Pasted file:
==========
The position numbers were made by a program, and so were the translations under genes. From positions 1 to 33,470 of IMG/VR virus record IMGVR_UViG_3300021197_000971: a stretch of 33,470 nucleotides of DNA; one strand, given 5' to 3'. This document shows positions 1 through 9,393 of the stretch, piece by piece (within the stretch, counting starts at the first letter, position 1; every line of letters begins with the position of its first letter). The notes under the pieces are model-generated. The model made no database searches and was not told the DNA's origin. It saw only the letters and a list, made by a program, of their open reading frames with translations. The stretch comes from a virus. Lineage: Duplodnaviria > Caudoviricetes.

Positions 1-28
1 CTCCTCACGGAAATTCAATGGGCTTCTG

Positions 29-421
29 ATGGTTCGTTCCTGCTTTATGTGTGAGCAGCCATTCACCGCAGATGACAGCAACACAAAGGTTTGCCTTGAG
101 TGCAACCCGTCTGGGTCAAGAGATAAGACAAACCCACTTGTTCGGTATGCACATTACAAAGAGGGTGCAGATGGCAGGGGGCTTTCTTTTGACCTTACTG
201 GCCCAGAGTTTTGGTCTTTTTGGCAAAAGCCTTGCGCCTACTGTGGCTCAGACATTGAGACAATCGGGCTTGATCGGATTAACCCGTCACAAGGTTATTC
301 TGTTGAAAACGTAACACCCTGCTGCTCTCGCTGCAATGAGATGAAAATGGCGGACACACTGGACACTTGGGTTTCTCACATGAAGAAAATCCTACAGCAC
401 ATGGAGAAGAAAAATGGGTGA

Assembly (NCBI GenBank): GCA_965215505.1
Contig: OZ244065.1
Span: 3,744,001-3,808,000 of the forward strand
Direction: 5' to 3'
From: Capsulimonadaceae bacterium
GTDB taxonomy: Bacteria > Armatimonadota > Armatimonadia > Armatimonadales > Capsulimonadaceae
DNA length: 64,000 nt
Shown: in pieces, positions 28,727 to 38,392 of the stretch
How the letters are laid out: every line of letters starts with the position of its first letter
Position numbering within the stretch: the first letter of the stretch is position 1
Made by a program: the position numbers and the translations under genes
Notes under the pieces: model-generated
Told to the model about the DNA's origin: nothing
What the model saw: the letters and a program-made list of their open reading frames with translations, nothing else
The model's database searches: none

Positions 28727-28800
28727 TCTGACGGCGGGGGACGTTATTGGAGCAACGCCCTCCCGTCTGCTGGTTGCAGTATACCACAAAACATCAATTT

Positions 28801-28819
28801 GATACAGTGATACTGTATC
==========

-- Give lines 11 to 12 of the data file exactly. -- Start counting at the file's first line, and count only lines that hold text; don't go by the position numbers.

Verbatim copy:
Contig: OZ244065.1
Span: 3,744,001-3,808,000 of the forward strand